It’s interesting, because we do tend to in some respects see it as a zero sum game.

VANESSA FONG:
Not really. I mean, there–

AARON BROWN:
Well, I’m not saying it is. I’m saying we tend to see it, if the Chinese do great–

VANESSA FONG:
And in China, they tend to see it that way too. But on the other hand, it would not benefit the United States if China had major problems that prevented them from buying our bonds so we could have low interest mortgages. The economies are so intertwined that it’s sort of innovation and, I mean, sort of good environments and stable and economically successful environments anywhere in the world today is good for the entire global economy.

AARON BROWN:
Okay. How much of what we see in Chinese education, specifically, but more broadly in Chinese culture generally these days is driven by a notion to be bigger, better, stronger than the United States?

VANESSA FONG:
It’s not just the United States. It’s all the countries in the world. The United States is, right now, sort of the superpower, so yeah, it is, there’s the United States. Japan is actually a much more relevant comparison and there’s sort of a more sensitive comparison, because of historical issues. But yeah, it’s sort of, it’s driven by sort of China being the best compared to all the other countries. And Chinese people doing better than people in other countries. I mean, it’s sort of trying to be the best. I mean, it’s, you know, you want your child to be better than all his or her classmates. And you want your school to be better than all the other schools. And you want your province to be better than the other provinces. You want your sports team to be better. You want your country to be better, sort of, I think it’s the same thing that Americans are always talking about.

AARON BROWN:
Yeah, but there’s– I also want my kid to be happy, okay?

VANESSA FONG:
Right, right. And that’s, I mean, they want their kids to be happy. But right now the idea is that they’re not going to get a chance to be happy unless they sacrifice– you saw the letter to the kids. “And you will be repaid 100 times for your hard work now. If you sacrifice now, you’ll get the reward in the future.” And they wouldn’t choose this kind of system if they didn’t have to. And part of why they want to be the best is they want to be able to sit back, relax, and enjoy the fruits of previous generation’s labor and rest on their laurels.

AARON BROWN:
Because fundamentally, there’s a fundamental sameness to what we all want.

VANESSA FONG:
Right, right. And they want long-term happiness.

AARON BROWN:
Okay, but is it different in this sense– I can’t imagine saying to my child, “Look. There’s a 19-year old in China who is studying 16 hours, and frankly wants to kick your butt, okay?” But I actually wonder if there isn’t, in China, I don’t know that they literally are saying that–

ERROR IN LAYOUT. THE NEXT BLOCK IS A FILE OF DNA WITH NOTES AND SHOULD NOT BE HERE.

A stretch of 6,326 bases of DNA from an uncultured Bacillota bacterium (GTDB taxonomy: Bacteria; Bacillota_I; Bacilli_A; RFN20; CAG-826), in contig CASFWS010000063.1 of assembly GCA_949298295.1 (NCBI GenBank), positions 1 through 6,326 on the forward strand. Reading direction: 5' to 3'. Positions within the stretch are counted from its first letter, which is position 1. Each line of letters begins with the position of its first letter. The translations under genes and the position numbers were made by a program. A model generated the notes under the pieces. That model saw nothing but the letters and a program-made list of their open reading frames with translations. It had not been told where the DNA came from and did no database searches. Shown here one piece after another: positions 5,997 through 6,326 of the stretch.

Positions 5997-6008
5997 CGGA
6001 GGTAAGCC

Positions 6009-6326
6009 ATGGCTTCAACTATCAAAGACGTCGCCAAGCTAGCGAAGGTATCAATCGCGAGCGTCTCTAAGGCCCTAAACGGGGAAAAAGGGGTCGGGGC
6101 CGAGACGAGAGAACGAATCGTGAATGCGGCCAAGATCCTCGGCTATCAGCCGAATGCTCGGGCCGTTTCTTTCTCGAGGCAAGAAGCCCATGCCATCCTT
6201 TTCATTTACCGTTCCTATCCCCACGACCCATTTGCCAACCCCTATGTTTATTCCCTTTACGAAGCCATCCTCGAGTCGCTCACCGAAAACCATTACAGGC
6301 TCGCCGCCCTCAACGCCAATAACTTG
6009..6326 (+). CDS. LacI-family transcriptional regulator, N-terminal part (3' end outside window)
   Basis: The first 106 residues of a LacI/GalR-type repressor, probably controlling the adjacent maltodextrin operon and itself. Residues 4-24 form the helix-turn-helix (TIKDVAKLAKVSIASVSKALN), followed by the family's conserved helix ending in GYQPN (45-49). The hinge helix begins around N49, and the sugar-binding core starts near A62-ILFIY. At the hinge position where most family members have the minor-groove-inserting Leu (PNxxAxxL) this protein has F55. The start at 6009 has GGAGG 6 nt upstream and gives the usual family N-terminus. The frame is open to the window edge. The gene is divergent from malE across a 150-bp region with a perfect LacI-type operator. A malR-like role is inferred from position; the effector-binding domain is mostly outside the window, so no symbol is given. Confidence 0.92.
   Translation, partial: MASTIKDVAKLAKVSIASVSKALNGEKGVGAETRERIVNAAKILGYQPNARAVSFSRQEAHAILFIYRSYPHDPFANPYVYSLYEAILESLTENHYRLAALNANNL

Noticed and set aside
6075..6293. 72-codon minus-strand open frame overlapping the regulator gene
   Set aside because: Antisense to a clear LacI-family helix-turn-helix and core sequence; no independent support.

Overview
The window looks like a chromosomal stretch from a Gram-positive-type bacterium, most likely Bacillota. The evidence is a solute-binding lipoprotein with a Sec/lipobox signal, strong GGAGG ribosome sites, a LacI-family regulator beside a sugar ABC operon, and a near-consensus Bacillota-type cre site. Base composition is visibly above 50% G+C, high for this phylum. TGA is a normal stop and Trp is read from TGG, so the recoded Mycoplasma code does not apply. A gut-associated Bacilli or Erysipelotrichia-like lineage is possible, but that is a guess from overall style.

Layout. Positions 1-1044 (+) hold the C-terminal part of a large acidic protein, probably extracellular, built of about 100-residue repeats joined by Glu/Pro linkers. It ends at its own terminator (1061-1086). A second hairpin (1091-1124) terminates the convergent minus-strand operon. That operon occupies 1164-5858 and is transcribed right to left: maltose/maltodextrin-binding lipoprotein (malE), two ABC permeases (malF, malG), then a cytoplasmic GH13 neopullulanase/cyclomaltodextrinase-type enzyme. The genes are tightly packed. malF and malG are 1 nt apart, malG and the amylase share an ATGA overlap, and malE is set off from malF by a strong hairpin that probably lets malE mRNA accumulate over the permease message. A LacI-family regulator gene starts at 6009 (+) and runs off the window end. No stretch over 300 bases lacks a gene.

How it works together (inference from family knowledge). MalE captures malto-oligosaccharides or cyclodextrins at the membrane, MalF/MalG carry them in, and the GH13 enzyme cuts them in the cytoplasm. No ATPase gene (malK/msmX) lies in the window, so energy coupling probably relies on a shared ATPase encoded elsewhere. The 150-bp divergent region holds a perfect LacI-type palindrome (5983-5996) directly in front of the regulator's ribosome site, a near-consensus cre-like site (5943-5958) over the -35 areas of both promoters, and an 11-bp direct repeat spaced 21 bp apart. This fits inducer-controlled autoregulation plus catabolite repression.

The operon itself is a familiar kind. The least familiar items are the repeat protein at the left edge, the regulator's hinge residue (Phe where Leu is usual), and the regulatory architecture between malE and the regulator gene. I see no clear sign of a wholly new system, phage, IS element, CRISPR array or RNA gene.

VANESSA FONG:
No, no.

AARON BROWN:
–but a sense that–

VANESSA FONG:
They are not saying there’s a 19-year old in the United States, because they–

AARON BROWN:
But are they saying, “If you want to be the best in the world–”

VANESSA FONG:
Be better than the 19-year old in your province, because that’s the realistic– I mean, what you heard from the principal, I mean, it’s more of a political, you know, principled people, with, sort of political positions and you know, people who are spouting this sort of rhetoric and yeah. So it’s part of the national ideology. “We want our country to be the best.” But individually, they’re more concerned about the 19-year old in their own province, who are really, literally competing for that one spot, that one quota, for someone from their province in a particular major. I mean, that’s the competition. That’s their real competition, it’s each other. They want China to be better than all the other countries, of course. But you know, it’s more of an abstract sense of if China’s better than all the other countries, maybe we won’t have to work so hard.

AARON BROWN:
Yeah. So, I mean, in that sense, maybe we’re all more alike than we tend to think. I’m going to make you answer this. Let’s say you had a child. Normal, you know. She’s an American-raised ten-year-old. Which system?

VANESSA FONG:
Well, if she’s–

AARON BROWN:
I won’t tell.

VANESSA FONG:
Okay, you know, it depends on whether she’s likely to get in trouble. If her personality is such that she’s going to be fine. Or if she’s like me, you know, when I was a kid, then she can do fine in the U.S. system. If she looks like she’s going to start getting into drugs, gangs and teenage pregnancy, I want her in the Chinese system, where that’s really unlikely. You’ll, if she looks like she’s not going to get into that, then the American system is great. I mean, if she’s a U.S. citizen, she has all these opportunities, even if she doesn’t get into one of the top ten or the top 50 universities, she’s going to do fine. The top 100 universities. And anyone can sort of get in, if you work hard enough, and you can get a white collar job.

AARON BROWN:
That is, I mean, the problem with the question is the societies themselves, at this stage of their development, are so different. I mean, Chinese society at this moment is, for this great historical society, is in a kind of infancy moment of being a global player. I mean, it’s still very young in playing by the kind of global rules , so it’s a little hard–

VANESSA FONG:
Trying to catch up.

AARON BROWN: